Prior to my review of the Asus ZenWatch 2, I had very limited experience with smart watches. I tried out a few here and there and messed around with friend’s devices whenever they had one, but for the most part they always felt like a needless accessory to me. Now that I’ve had about three weeks with one, I can say without hesitation I want to own a smart watch of my own—but not necessarily the ZenWatch2. That isn’t to say this is a bad device, for what it is, it’s fine. But when it’s compared to its peers, it doesn’t quite stack up.
You get what you pay for with the ZenWatch 2. It’s priced a little over $220 (depending on where you look), and in many ways it shows. But that doesn’t come at the expense of build quality. The bracelet itself is made of a sturdy stainless steel metal, or at least it’s plated. While it gives the watch a strong built feel, for someone like me who has an allergy to certain metals, it meant I had a wrist rash that hasn’t really gone away. The bracelet is interchangeable however, so if I really wanted to change it, I could. It also comes in two different sizes and three colours. So there’s some room for customization. On top of that, the interface is rather customizable with tons of different backgrounds to choose from.
That is just an exterior to an otherwise useful device. It works like most other smart watches I’ve messed around with, and it’s not entirely different from the original ZenWatch. Underneath the hood, it rocks a 1.2 GHz Snapdragon 400 Processor and 512 MB of ram. There are some pretty interesting features implemented here as well. To start, the watch can be charged fully in about 45 minutes, making it less of a pain when you’ve got places to be. They’ve also implemented some gestures to make everything more efficient. Flicking your wrist certain ways can let you scroll pages or open other sections of the phone. It’s a cool idea in theory, but when you think about how many times you move your hand, or crack your wrist throughout the day, it adds up. I was constantly opening things without realizing it. However, in the grand scheme of things, I don’t recall it ever being a big issue.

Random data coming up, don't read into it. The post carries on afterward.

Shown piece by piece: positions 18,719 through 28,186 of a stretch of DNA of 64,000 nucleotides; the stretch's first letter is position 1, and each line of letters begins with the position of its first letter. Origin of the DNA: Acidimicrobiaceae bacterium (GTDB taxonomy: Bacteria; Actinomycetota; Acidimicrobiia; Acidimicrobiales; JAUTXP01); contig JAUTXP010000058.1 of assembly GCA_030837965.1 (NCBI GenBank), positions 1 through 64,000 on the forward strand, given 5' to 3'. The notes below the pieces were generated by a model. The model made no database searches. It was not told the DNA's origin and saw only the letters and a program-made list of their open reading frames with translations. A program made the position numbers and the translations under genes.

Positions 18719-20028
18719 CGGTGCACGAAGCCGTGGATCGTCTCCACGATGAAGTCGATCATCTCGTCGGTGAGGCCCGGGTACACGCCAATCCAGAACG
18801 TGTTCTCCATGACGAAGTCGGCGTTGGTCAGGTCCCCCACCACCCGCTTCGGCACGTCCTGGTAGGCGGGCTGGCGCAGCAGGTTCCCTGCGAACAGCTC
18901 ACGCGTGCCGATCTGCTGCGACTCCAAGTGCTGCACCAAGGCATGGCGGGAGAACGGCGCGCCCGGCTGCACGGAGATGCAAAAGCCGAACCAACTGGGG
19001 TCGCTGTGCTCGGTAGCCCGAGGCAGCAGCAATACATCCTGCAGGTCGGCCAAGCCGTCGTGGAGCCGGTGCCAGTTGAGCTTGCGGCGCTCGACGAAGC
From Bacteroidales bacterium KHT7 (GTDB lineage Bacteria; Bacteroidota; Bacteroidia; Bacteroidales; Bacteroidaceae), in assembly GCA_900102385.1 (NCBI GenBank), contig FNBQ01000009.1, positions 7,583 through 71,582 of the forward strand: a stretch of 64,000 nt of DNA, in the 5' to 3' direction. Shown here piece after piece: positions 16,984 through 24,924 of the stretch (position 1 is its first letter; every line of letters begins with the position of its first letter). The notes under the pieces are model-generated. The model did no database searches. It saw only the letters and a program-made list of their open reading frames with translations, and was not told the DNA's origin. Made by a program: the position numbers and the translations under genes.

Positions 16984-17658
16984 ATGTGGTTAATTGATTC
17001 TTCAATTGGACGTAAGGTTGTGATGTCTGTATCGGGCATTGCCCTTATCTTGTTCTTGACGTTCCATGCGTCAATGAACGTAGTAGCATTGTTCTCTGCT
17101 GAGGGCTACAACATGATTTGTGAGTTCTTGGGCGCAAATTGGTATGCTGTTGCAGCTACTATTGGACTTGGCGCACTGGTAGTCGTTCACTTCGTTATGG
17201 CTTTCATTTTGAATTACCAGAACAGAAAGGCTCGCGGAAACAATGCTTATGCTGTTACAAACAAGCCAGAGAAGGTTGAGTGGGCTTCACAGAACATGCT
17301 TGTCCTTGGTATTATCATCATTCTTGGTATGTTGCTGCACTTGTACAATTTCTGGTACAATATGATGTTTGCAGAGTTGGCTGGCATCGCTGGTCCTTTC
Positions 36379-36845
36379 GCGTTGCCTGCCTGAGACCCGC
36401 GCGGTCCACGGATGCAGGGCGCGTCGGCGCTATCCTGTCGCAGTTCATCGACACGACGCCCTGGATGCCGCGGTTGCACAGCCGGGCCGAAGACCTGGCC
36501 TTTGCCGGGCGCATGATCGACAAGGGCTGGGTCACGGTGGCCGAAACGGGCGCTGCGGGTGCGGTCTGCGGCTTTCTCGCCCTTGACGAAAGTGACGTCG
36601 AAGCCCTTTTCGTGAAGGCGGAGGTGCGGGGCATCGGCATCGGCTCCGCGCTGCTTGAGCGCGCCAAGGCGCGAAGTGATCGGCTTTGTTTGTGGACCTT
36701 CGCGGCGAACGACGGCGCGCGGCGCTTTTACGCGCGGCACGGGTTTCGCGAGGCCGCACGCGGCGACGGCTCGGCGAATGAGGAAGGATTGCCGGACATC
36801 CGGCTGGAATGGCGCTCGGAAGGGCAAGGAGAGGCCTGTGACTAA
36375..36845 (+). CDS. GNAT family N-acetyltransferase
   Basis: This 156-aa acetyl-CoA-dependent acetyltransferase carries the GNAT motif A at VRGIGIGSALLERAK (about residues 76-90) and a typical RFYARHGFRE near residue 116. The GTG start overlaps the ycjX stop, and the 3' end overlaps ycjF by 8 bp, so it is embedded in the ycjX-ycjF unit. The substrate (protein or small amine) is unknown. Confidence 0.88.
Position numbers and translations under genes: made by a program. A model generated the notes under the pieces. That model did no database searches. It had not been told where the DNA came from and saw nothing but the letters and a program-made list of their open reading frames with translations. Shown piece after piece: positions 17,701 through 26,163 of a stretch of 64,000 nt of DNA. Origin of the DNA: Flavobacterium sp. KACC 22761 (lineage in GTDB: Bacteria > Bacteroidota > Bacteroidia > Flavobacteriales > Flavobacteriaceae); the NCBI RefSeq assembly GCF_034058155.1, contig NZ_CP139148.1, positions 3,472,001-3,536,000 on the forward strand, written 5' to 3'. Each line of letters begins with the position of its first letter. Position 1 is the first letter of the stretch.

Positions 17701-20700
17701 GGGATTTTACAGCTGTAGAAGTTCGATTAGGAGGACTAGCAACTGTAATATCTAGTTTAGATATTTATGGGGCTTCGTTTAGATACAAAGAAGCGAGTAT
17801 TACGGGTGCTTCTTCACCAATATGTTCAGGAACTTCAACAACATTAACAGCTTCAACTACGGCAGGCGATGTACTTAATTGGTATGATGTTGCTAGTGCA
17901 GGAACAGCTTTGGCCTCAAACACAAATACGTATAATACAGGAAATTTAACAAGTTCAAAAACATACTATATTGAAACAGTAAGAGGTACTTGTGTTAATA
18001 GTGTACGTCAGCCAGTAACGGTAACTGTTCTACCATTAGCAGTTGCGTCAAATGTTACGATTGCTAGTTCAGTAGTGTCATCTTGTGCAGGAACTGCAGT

While it’s easy to ignore problems on optional features, I did encounter some constant annoyances. The biggest problem I had was how it handled multiple messages. If I got multiple texts or messages on Facebook, I had to actually use my phone. The watch told me I had messages, but it wouldn’t let me open them.. At that point, my smart watch felt like a glorified pager with a giant touch screen.
That being said, I still enjoyed my time with the ZenWatch 2. While it’s nowhere near the best in its field, it’s still a very decent device with a good build quality. Yes it has its flaws, but it’s amazingly priced and incredibly convenient. It’s rather barebones when you think about it, but it gets the job done. If you really want a smart watch without dropping too much cash the ZenWatch 2 is a very stylish and affordable option.